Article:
Full Gurus!

The French and Indian population here have a favorite word: "full." If there's a lot of something or it's big or it's powerful, it's "full ___!" Lots of monkeys in Badami? "Full monkey!" Lots of gurus in Thiruvannamalai? "Full enlightenment!" Full moon at the mountain? "Full Shiva, full Shakti!"
There are a number of ashrams here, and also a number of gurus, swamis, sadhus, yoga teachers, reiki teachers, deekshan circles, baijans and kirtans… The foreigners sample the spiritual practices here a bit like a thali. It's hard not to. "Did you go to Shiva Shakti today? Yesterday, it was a little off, but today, full power." "I like Aum Amma more. I was totally blissed-out after Amma, but Shiva Shakti doesn't do it for me." There's lots of tasting and comparing and evaluating, which feels totally western.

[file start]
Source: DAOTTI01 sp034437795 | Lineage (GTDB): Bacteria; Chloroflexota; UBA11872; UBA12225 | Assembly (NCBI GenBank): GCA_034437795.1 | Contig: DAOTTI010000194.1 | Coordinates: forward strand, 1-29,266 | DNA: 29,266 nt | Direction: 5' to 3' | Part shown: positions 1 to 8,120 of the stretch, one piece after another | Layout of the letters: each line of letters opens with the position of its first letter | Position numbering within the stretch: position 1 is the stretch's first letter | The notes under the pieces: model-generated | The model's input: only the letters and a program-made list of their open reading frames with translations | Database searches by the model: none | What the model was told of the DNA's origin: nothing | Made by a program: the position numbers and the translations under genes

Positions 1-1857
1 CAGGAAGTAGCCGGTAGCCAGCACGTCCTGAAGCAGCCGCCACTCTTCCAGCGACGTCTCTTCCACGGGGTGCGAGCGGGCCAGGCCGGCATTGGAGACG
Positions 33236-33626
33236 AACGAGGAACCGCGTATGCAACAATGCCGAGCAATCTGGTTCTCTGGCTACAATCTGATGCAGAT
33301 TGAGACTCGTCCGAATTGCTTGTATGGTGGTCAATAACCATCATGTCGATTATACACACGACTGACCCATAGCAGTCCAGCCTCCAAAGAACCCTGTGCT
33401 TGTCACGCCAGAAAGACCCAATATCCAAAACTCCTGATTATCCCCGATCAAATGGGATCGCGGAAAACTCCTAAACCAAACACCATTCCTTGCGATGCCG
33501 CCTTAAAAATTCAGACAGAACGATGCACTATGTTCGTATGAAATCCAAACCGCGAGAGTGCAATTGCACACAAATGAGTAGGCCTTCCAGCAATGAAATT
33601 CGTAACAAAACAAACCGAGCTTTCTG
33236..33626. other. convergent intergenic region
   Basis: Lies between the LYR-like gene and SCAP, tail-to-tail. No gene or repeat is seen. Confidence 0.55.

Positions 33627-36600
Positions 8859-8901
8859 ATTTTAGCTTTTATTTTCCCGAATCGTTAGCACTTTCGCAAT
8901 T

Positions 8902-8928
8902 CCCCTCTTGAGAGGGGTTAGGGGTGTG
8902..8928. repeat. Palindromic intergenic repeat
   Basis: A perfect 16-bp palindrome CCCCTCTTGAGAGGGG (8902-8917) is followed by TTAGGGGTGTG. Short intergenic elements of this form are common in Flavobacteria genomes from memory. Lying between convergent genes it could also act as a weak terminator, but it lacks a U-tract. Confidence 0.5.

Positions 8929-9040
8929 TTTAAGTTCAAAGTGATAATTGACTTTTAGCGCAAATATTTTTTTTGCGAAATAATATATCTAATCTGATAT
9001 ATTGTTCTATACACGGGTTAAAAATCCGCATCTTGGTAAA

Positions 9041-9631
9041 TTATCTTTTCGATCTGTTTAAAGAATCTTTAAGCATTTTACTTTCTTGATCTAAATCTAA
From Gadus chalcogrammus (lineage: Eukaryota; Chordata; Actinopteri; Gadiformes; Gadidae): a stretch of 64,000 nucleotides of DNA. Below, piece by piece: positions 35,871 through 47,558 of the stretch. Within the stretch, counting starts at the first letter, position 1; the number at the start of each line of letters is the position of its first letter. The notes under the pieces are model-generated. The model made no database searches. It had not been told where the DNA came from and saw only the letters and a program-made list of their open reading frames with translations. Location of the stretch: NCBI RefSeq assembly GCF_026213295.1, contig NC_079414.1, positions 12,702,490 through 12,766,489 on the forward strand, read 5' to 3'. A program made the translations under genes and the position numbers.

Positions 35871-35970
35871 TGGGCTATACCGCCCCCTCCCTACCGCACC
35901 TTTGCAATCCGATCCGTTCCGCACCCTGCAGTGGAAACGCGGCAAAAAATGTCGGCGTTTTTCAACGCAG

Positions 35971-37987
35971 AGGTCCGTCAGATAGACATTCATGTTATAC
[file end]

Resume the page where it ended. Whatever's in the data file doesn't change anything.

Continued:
There are at least three gurus in India with the name Amma. I was talking to my silent friend about one of them and I said "Which Amma are you talking about?" and he made a circle with his arms, so I knew he meant Hugging Amma. I was getting some chai and this old Jewish guy named Moon-ee (a traveler for 40 years) started chatting me up and convinced me to take a rickshaw with him to see Aum Amma. Aum Amma is a real jokester. We arrive at the small house, and do about half an hour of chanting (I don't know the words, but I try to pick it up as we go.) Then her swami comes out and tells us she's coming. Then he prepares her flowers and puts the garlands around her neck. And then she is revealed, full flowers, smiling and laughing, and rolling her eyes up high in her head. Swami takes a basket of flowers and drops them into her hand, bit by bit, and she rubs them all over her faces as she laughs. After a while, she begins throwing the flowers at us and I'm laughing, thinking, I could do this! Then, we each have a private moment with her. I walk into the little space, bow at her feet, and she pulls me up to her cheek and smooshes it against mine and I throw some of her flowers at her and I laugh and she laughs. And then we're waiting for the rickshaw outside and I get full mosquito bites.